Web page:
16 October 2012

U.S. Court of Appeals (DC) reverses Military Commissions' conviction of Hamdan; similar charge against Aussie David Hicks was illegally retrospectively applied

Today the United States Court of Appeals for the District of Columbia Circuit has reversed the Military Commissions' conviction of Salim Hamdan.  The opinion can be found here.

The reversal of Hamdan's conviction could now affect Australian David Hicks' conviction as invalid.

The D.C. Circuit held, in Hamdan:
Because we read the Military Commissions Act not to sanction retroactive punishment for new crimes, and because material support for terrorism was not a pre-existing war crime under 10 U.S.C. § 821, Hamdan’s conviction for material support for terrorism cannot stand. We reverse the decision of the Court of Military Commission Review and direct that Hamdan’s conviction for material support for terrorism be vacated.
Australia's former top military lawyer retired Air Vice Marshal Alastair Nicholson AO RFD QC in 2006, had briefed the Australian Government and had given a legal opinion that the charge against David Hicks could not be applied retrospectively.  However, that opinion was ignored by the then-Howard Government. Further, the Law Council of Australia had issued this report noting:
From the outset, the position of the Australian Government was that David Hicks’ alleged conduct did not amount to an offence in Australia at the time it was committed and that it was not appropriate to introduce laws to retrospectively criminalize his actions. Nonetheless the position of the Australian Government was also that, if the allegations against David Hicks were true, he should be subject to punishment. Thus the inability to prosecute David Hicks in Australia was consistently cited as a reason for refusing to seek his repatriation. The public comments of senior government Ministers reflected the view that, if David Hicks were returned to Australia without facing trial, he would be free, not by virtue of the fact that he had committed no crime in Australia but because of a technicality or loophole which meant only that his conduct was not a crime at the relevant time.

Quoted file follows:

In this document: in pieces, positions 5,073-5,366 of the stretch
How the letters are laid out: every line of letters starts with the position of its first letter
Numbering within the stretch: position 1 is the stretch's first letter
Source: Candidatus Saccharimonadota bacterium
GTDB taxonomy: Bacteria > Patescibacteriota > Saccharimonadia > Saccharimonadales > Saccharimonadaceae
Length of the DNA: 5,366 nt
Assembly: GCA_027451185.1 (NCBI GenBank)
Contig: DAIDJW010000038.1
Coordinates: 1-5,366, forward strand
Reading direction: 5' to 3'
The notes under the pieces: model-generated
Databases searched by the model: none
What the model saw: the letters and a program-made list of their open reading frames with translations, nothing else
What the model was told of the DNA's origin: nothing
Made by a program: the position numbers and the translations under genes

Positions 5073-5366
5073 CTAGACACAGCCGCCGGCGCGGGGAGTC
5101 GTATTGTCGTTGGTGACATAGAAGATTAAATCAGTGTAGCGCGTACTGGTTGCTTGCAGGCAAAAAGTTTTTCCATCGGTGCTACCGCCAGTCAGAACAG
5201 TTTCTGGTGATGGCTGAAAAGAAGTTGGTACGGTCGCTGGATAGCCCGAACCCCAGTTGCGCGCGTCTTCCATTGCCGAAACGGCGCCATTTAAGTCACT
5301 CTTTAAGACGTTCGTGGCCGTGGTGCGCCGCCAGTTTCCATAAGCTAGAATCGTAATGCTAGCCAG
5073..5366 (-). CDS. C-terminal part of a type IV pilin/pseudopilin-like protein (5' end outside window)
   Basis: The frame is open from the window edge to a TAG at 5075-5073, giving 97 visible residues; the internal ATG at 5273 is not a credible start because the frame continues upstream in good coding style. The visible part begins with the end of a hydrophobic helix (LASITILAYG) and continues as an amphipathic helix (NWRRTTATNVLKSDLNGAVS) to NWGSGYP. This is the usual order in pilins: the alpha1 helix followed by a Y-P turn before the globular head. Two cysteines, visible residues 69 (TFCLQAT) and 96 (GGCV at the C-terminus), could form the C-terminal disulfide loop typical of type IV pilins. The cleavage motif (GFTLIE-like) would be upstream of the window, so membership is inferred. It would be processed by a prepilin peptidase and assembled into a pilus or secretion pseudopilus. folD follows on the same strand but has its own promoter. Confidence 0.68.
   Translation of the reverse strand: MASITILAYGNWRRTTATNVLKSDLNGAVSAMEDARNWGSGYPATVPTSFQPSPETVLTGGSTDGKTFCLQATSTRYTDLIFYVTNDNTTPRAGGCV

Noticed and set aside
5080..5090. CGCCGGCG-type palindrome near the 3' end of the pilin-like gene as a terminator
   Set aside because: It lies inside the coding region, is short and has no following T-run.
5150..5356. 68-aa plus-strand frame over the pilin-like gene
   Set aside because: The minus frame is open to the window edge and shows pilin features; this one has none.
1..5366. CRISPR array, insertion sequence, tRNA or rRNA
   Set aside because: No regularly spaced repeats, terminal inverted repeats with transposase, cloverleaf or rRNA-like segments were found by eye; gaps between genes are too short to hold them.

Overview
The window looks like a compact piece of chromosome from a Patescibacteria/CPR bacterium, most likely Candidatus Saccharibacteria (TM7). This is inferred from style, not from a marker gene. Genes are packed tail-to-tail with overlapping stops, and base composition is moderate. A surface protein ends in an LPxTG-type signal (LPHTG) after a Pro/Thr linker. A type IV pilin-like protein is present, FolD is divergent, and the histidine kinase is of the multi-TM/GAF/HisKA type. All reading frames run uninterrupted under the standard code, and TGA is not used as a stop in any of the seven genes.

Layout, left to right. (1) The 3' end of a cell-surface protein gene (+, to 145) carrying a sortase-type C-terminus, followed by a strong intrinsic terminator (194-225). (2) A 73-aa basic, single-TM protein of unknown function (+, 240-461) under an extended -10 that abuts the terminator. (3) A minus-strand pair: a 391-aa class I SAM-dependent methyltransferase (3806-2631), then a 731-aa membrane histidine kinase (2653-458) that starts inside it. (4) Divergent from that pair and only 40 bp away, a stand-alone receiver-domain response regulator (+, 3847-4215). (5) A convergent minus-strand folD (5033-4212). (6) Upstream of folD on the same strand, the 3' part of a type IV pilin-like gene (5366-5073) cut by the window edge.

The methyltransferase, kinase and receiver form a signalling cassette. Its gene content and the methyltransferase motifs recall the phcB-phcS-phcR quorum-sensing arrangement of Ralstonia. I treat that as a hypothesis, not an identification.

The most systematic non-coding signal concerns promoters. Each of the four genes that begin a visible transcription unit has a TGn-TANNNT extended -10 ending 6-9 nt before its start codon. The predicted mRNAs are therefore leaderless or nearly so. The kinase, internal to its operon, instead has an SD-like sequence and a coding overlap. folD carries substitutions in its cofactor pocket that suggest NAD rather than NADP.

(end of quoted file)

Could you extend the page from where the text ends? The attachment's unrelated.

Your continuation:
The Law Council report then went onto note:
On 8 March 2007 a written advice was provided by nine eminent lawyers [Peter Vickery QC; Professor Tim McCormack; The Hon. Alastair Nicholson AO RFD QC; Professor Hilary Charlesworth; Gavan Griffith AO QC; Professor Andrew Byrnes; Mr. Gideon Boas; Professor Stuart Kaye and Professor Don Rothwell] some with expertise in international law. In essence, that advice concluded that the offence charged against Hicks of providing material support for terrorism under section 950v(25) of the MCA was not a charge constituting a war crime contrary to Law of War. They also opined that the charge was clearly retrospective in its application to Hicks and was a “recently invented and new war crime”. The authors note that retrospective criminal laws are prohibited under Article 1 of the US Constitution. To the extent that it was claimed by the Australian Government that the MCA was some kind of “codification” of existing law, the authors also noted that there are offences under the domestic law of the US and contained in the US Criminal Code and which carry a similar description. However as they point out there are some fundamental differences including the substantial difference in the maximum penalties, the simplification of the elements of the offence, and the fact that the domestic offences were not, at all relevant times, applicable to a foreign national operating outside the territory of the United States as Hicks was.
Mr Hicks waived his right to appeal his conviction pursuant to a plea agreement. However, this may be overcome by the filing of an extraordinary writ petition in the American courts.

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